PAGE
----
|Publication number||US4952879 A|
|Application number||US 07/339,031|
|Publication date||Aug 28, 1990|
|Filing date||Apr 14, 1989|
|Priority date||Apr 26, 1988|
|Also published as||EP0339723A1|
|Publication number||07339031, 339031, US 4952879 A, US 4952879A, US-A-4952879, US4952879 A, US4952879A|
|Inventors||Johannes J. Van Vaals, Anthonie H. Bergman|
|Original Assignee||U.S. Philips Corporation|
|Export Citation||BiBTeX, EndNote, RefMan|
|Patent Citations (7), Non-Patent Citations (6), Referenced by (17), Classifications (6), Legal Events (5)|
|External Links: USPTO, USPTO Assignment, Espacenet|
The invention relates to a magnetic resonance apparatus having a magnet system for generating a steady magnetic field in the measuring space, a coil system for generating gradient fields in the measuring space and comprising an rf coil system for excitation and detection of magnetic resonant signals.
Such a magnetic resonance apparatus is known from EP 196134 corresponding to U.S. Pat. No. 4,712,069. An apparatus described in said Patent Specification has been made suitable for working with several rf coils, for example, in quadrature mode, by incorporating the coils in a switching circuit for impedance and phase matching, so that disturbing phase shifts between excitation and detection are avoided. The apparatus is restricted to measuring at a single rf frequency with the whole rf coil system.
It is the object of the invention to provide a switching circuit for an rf coil system with which it is possible to avoid disturbing mutual influencing of several coils of an rf coil system tuned to different frequencies so that measurements can be carried out at several frequencies simultaneously or in a rapid succession. A magnetic resonance apparatus of the type mentioned in the opening paragraph is for that purpose characterized according to the invention in that coils of the rf coil system to be uncoupled are incorporated in a resonant circuit having substantial zero impedance for a natural frequency f0 and substantial infinite impedance for a frequency f1 deviating therefrom of a coil to be uncoupled therefrom.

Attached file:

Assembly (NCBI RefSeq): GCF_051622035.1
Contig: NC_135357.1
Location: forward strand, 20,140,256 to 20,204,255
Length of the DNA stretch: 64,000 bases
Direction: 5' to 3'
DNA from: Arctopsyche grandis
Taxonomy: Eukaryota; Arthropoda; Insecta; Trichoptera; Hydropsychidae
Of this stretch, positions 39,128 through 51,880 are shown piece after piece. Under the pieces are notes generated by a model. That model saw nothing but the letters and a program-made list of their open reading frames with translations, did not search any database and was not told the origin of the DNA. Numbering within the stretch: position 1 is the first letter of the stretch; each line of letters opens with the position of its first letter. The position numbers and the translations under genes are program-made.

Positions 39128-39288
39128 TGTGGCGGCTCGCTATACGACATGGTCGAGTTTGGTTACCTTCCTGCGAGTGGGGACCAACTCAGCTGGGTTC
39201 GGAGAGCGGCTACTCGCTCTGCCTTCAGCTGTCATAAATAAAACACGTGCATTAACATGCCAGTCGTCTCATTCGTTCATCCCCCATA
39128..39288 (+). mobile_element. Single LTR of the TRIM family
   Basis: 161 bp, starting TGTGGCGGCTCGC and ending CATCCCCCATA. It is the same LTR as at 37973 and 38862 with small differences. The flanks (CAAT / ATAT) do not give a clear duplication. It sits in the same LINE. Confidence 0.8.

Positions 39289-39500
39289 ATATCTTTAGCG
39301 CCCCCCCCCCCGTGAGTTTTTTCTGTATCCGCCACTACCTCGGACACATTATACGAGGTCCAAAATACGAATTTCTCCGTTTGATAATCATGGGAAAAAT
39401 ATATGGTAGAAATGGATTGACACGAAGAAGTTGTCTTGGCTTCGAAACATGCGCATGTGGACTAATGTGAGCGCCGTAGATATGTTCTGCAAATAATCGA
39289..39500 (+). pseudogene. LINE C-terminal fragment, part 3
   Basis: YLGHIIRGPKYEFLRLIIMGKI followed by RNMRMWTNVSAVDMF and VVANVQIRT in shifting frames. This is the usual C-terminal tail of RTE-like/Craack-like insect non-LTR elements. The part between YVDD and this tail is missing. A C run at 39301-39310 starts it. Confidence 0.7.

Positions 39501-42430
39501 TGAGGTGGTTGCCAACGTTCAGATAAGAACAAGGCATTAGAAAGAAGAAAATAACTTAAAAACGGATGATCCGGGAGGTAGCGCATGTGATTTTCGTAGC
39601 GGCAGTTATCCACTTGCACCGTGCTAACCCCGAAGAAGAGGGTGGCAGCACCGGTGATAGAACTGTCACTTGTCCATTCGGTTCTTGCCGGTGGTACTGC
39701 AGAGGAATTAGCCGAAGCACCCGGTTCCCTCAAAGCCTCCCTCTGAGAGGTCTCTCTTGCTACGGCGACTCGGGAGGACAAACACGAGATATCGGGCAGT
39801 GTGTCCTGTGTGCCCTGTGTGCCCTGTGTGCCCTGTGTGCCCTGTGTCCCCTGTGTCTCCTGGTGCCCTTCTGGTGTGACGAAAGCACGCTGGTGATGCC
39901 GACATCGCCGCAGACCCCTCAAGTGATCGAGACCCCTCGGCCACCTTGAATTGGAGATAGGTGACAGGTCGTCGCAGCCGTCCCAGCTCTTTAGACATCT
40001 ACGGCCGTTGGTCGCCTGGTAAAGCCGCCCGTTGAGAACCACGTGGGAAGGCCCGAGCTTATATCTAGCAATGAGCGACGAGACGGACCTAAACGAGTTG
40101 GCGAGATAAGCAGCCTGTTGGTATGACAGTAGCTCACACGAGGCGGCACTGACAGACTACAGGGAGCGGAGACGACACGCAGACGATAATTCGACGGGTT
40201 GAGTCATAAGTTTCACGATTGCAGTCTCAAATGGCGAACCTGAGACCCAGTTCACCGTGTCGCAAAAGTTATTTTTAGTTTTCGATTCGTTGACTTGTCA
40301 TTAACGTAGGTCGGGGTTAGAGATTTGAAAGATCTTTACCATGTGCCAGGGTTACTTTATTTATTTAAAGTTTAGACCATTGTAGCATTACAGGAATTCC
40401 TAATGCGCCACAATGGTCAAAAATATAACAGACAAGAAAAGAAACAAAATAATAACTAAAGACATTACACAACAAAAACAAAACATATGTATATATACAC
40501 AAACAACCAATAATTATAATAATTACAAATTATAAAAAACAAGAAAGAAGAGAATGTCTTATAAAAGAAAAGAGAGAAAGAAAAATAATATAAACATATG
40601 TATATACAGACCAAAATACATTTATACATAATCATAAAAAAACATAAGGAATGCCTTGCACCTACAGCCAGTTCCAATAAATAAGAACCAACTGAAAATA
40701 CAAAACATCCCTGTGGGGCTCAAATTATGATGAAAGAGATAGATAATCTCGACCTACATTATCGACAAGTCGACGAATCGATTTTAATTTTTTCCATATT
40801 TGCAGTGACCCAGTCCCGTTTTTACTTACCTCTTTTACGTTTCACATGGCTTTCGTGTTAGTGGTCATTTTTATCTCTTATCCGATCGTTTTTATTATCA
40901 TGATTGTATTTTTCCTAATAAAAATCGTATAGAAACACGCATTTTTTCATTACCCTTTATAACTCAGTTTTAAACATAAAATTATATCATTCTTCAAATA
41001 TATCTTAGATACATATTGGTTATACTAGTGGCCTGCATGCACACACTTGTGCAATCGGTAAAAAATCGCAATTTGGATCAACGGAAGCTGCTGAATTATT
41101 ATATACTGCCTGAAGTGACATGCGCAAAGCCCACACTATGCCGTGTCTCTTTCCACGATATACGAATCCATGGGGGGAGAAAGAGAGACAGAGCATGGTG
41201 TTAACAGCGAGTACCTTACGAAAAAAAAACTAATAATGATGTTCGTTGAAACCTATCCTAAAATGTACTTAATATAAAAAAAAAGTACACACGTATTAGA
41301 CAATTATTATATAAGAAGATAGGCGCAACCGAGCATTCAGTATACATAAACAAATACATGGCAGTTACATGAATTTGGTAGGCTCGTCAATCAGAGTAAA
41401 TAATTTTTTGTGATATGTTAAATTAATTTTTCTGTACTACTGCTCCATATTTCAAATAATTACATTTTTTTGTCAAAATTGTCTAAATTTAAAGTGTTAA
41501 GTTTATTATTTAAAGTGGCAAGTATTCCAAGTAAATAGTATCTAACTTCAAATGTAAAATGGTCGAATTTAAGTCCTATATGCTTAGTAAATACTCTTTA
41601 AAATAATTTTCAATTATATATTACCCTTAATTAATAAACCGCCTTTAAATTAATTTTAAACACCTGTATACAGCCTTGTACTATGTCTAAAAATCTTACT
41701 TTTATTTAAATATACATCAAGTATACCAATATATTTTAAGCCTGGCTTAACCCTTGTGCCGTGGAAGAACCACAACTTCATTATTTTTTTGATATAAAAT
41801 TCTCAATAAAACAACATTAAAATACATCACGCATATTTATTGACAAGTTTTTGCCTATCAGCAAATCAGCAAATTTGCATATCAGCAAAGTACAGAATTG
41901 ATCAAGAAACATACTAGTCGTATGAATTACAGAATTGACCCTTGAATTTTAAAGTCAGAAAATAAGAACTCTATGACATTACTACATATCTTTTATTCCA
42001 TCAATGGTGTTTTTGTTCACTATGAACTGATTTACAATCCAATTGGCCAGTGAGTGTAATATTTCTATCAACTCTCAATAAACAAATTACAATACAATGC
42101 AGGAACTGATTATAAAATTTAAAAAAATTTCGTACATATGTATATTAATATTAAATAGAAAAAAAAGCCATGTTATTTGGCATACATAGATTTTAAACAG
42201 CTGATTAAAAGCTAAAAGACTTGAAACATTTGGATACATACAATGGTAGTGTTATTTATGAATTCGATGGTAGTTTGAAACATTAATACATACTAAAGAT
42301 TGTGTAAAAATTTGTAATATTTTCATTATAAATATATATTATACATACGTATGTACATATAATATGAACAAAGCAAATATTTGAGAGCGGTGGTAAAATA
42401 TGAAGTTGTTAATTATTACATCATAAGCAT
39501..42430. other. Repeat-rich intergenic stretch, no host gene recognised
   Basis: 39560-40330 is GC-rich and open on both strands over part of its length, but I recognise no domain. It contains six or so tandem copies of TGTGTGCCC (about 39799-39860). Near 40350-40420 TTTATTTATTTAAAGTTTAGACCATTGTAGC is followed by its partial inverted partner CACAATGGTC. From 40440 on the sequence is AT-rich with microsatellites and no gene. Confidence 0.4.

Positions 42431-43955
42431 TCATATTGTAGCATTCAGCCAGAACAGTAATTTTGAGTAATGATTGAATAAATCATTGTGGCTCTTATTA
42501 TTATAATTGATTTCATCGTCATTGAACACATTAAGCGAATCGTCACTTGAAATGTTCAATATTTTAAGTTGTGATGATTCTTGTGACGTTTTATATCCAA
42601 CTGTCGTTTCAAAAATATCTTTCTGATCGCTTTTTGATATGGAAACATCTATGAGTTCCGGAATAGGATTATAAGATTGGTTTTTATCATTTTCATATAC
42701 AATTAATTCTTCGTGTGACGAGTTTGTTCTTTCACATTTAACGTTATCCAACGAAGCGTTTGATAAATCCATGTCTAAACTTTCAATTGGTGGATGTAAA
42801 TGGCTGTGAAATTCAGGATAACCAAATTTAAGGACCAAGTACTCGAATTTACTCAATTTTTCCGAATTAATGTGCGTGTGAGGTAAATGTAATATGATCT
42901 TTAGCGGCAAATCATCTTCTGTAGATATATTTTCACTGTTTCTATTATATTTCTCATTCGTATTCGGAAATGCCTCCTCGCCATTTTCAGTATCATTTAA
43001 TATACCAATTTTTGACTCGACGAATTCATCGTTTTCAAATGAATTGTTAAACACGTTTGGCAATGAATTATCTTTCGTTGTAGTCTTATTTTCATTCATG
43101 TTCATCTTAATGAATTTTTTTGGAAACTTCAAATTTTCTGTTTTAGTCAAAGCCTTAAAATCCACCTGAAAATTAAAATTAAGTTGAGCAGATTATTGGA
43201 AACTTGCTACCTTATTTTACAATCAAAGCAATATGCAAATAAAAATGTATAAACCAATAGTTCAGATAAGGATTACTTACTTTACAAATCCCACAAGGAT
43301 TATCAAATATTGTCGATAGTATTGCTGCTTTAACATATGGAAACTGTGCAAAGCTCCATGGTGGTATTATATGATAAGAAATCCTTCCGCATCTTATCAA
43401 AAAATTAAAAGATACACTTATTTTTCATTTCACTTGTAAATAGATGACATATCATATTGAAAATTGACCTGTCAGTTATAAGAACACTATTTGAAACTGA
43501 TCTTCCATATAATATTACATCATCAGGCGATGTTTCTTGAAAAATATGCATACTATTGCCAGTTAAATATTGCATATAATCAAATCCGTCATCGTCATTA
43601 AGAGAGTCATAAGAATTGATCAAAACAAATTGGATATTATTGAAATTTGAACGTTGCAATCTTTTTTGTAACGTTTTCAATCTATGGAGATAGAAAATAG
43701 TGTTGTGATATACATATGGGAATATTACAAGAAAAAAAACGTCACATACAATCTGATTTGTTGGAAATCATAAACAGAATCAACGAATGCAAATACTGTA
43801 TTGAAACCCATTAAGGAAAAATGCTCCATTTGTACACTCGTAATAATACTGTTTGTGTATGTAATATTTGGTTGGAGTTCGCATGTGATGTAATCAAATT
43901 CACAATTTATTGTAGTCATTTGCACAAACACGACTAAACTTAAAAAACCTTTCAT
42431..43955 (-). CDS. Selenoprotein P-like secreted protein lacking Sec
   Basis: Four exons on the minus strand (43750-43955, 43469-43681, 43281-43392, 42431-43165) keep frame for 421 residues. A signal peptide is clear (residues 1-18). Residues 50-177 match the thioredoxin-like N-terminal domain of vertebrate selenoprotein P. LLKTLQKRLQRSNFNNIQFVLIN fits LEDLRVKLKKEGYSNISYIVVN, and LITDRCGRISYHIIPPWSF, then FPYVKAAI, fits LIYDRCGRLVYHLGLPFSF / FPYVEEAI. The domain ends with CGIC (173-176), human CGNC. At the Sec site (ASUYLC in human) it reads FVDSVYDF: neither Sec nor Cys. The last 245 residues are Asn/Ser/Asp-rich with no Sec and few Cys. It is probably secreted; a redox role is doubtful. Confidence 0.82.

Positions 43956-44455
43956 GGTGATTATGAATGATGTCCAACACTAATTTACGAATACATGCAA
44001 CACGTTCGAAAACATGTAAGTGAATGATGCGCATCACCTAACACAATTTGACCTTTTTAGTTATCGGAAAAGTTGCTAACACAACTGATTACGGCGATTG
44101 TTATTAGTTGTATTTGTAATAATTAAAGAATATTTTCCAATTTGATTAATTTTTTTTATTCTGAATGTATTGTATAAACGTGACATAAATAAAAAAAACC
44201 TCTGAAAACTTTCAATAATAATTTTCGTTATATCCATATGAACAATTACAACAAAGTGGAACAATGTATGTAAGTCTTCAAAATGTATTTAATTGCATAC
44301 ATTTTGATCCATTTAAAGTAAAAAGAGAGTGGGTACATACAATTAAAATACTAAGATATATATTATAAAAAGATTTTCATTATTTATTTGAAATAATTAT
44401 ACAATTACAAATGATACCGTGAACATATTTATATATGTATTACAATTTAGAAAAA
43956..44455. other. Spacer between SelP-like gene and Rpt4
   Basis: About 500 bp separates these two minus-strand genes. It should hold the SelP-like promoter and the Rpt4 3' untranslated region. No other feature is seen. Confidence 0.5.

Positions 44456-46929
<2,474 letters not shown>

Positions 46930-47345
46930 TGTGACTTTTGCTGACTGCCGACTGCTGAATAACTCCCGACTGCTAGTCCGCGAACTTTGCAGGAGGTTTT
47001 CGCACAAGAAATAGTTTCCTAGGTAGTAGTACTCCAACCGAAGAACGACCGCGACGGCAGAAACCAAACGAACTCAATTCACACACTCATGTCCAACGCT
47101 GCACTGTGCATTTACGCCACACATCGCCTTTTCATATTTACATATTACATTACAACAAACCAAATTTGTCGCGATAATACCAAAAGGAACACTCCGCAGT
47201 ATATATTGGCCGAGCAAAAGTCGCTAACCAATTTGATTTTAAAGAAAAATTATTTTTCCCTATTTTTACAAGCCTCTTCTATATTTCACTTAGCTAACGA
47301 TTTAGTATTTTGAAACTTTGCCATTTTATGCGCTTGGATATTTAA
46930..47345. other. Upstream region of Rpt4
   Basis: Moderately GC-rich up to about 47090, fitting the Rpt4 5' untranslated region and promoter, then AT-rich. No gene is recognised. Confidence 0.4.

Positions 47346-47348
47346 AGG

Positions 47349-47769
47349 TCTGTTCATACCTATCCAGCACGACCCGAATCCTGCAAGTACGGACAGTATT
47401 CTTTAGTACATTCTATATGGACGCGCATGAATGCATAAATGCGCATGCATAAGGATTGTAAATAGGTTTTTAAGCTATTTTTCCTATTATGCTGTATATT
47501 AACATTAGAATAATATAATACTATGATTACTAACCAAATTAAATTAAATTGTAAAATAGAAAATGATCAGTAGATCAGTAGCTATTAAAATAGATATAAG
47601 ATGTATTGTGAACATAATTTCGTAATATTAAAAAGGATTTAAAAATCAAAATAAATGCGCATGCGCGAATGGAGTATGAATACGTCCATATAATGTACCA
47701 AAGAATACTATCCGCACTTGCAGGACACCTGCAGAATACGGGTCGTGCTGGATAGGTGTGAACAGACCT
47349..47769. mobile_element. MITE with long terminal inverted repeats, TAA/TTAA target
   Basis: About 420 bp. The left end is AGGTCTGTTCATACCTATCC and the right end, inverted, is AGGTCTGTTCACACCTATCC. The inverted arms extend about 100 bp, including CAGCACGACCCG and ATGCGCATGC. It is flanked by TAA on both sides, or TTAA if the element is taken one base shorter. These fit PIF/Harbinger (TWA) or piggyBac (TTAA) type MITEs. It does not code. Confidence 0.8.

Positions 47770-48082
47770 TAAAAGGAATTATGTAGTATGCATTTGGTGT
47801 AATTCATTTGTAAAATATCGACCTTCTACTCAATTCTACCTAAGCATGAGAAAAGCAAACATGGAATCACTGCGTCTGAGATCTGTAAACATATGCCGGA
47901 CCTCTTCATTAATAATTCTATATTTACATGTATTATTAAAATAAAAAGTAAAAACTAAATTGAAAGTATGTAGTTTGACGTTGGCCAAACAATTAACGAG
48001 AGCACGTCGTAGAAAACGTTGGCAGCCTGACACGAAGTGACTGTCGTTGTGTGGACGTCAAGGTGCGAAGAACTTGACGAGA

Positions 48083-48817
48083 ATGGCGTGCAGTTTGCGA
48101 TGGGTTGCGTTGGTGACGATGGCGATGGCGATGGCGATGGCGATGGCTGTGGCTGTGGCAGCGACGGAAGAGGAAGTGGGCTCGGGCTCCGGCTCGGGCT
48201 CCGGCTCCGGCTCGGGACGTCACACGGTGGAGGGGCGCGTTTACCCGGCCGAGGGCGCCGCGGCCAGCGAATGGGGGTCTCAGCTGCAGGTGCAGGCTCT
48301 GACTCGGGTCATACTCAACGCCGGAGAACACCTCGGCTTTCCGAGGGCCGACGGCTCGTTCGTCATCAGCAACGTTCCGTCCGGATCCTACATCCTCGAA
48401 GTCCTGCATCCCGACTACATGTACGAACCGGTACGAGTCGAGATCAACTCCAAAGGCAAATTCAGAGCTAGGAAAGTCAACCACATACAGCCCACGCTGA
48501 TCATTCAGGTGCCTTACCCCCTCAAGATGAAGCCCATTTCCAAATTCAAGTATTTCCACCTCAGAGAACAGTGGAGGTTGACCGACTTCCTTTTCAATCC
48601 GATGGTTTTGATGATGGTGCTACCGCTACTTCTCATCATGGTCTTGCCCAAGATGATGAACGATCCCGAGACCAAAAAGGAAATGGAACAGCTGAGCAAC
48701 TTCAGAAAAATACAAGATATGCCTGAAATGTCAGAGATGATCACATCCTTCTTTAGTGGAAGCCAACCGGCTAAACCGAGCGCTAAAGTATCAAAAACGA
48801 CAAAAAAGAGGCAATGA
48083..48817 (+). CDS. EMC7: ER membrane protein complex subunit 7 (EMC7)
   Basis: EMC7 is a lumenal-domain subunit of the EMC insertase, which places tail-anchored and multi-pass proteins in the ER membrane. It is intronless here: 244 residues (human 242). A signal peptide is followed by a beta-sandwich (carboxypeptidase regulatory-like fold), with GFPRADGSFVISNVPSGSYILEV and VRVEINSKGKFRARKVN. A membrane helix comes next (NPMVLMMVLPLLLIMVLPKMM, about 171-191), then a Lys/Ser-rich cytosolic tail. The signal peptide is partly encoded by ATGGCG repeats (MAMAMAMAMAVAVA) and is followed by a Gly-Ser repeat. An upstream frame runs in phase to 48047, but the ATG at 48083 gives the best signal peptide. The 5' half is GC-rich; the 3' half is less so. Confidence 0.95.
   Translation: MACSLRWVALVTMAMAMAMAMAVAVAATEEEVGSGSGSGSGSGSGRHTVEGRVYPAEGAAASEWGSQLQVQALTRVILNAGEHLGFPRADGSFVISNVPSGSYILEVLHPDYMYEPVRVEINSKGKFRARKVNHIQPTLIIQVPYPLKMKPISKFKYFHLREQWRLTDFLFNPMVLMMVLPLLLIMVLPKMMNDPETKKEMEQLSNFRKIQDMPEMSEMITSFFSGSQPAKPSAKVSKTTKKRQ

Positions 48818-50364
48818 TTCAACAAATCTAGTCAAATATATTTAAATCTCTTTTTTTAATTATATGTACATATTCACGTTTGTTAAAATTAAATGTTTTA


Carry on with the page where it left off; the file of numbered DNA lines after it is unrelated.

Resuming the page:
Since in an rf coil system according to the invention each coil can be detuned for a given frequency f1 of another coil, mutual influencing is avoided and measuring can be carried out at several frequencies simultaneously or in rapid succession.
In a preferred embodiment resonant circuits comprise a coaxial cable corresponding to n/4λ of a frequency f1 to be screened, in which n is an integer which integer is even for a coaxial cable having a short-circuited free end and is odd for a coaxial cable having an open free end. As a result of this the input impedance of the cable for the frequency f0 is equal to zero.